After an extremely dry winter, it’s valid to be concerned about how the lawn may perform during the hottest weeks of summer. It’s not unwarranted to get nervous when everything starts getting green a month or two earlier than usual. However, with the right preparation the lawn can still look good during the summer.
Over time, the soil beneath a typical lawn degrades in quality. Fertilizers, pesticides, compaction, thatch build-up, wind and leaching do a great deal of damage.
Leaching is the process of water passing directly through the soil profile, into the groundwater. As for fertilizer, it seems counter-intuitive that they can do damage, but fertilizers come in different forms, and the cheap, concentrated, quick-release types can wreak havoc on soil conditions. Chemical pesticides gradually kill off beneficial insects and microbes that create a healthy, organic environment. With enough abuse, lawn soil is eventually turned into a compacted, benign dirt medium that requires constant inputs for the lawn to appear healthy. This gradual degradation makes it more difficult for the lawn to survive under adverse conditions. The healthiest, most resilient lawns should stay healthy in all conditions, year-round. The good news is, with a few healthy, inexpensive steps, it’s possible to increase sustainability.
Step 1 & 2: The Base
When a cool stretch, 75 degrees or less, is in the forecast, even if only for a couple days, have the lawn aerated. While it’s possible to rent an aerator and do this as a home project, it’s cheaper and easier to find a local landscaper to do it for a reasonable price. Immediately after aeration, lightly cover the lawn with a mixture of 4 parts organic matter, such as potting soil or compost, and 1 part sand. Don’t add so much that the lawn is buried. Add enough mix to fill the aeration holes. The organic matter provides nutrients, reducing the need for heavy fertilizer inputs, and helps the lawn retain moisture. The sand allows air to penetrate the soil to support healthy root growth. These two simple processes will greatly benefit the lawn.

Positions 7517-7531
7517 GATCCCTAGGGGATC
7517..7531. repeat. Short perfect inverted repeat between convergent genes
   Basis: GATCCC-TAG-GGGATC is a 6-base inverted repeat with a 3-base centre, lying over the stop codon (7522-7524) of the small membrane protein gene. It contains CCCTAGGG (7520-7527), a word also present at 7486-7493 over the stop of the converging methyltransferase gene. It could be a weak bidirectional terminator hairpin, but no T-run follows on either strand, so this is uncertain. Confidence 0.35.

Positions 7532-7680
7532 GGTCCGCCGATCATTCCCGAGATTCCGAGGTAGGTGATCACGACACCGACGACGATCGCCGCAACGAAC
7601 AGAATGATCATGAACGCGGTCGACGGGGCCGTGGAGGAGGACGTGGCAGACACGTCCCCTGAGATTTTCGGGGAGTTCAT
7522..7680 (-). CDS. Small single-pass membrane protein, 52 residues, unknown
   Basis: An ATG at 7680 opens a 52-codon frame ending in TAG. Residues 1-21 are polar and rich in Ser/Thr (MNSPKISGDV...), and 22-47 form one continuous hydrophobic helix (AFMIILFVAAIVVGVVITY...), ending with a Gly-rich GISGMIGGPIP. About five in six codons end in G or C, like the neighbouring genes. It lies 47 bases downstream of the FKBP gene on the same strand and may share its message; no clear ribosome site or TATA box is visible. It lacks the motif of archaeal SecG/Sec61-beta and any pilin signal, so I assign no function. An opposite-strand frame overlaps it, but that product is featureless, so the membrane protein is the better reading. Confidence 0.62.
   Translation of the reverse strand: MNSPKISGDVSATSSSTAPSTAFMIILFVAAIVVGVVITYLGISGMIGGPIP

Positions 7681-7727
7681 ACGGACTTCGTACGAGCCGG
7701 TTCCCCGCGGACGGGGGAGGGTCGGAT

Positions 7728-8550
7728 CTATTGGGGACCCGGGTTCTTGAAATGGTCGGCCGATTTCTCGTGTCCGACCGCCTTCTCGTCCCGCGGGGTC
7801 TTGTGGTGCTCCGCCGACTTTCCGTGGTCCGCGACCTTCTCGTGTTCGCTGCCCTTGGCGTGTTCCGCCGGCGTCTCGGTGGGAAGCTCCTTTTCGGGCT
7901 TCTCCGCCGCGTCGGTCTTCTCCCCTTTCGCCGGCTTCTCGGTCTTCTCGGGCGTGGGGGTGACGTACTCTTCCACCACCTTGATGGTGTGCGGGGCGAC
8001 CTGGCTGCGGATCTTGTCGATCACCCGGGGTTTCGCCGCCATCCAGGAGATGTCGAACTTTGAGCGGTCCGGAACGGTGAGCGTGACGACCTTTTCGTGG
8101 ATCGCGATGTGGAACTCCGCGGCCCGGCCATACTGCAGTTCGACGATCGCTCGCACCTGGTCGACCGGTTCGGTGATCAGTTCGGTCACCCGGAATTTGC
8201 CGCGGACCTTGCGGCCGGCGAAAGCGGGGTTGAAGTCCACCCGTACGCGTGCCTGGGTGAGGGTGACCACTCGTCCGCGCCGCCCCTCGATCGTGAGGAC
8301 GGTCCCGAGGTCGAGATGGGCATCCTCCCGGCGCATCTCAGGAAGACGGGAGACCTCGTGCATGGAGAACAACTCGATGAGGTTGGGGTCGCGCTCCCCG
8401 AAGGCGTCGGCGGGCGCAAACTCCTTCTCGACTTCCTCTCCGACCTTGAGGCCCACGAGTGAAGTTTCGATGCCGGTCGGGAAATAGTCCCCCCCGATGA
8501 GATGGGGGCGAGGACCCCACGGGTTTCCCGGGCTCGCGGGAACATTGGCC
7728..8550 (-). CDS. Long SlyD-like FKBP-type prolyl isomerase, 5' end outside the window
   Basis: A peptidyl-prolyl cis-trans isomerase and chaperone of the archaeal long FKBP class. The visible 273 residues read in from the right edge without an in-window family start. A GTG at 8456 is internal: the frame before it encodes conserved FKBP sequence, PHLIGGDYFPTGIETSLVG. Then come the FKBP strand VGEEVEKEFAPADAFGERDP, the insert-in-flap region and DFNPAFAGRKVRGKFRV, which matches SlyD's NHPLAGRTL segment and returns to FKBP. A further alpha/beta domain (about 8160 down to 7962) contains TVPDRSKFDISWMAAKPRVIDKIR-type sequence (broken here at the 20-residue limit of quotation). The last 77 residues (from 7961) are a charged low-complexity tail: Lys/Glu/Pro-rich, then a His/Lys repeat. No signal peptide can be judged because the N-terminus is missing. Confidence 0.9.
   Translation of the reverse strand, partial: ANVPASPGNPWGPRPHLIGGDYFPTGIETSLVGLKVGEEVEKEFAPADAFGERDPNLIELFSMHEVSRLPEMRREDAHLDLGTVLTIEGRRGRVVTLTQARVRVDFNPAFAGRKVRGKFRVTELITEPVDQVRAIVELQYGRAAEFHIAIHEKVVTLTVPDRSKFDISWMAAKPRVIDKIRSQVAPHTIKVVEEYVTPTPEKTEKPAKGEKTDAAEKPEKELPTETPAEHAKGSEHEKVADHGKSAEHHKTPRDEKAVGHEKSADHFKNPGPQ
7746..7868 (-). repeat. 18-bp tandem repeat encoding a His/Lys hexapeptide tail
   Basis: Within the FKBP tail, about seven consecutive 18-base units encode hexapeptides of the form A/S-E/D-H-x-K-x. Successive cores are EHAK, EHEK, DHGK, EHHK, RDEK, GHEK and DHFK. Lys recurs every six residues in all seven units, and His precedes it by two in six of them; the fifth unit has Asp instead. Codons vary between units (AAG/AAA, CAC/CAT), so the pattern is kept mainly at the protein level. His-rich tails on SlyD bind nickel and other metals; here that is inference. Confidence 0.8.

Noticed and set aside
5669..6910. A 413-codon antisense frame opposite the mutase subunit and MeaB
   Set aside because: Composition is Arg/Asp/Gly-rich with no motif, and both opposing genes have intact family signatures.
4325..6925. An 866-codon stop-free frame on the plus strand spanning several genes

Step 3: Water Wisely
With or without water restrictions, it is vitally important to add just enough water for the lawn to survive and have a pleasant appearance. Not only does this practice save water and money, it also trains the turfgrass to grow deeper roots. As an added benefit, watering wisely prevents the turfgrass from growing too rapidly, which can cause increased depletion of nutrients and rates of evapotranspiration (ET), the plant and soil version of sweating. ET-based irrigation controllers are available and can increase efficiency in regard to how much water is applied and when. However, ET controllers are expensive and, in an average residential irrigation system, may not make sense. While the types of irrigation heads, water pressure, species of turfgrass and climate can affect the watering requirements, there are usually rules of thumb in each region that will allow the homeowner to be safe without being wasteful. The best idea is to speak with some local contractors to see what the rule of thumb is in that area. It’s a good practice in any climate to avoid irrigating during extended periods of rain. When the soil is saturated, the irrigation water will flow through to the groundwater.
Following these three steps will help improve the quality of soil and turfgrass during stressful times of the growing season. Soil conditioning and water management are simple, inexpensive practices that yield positive results.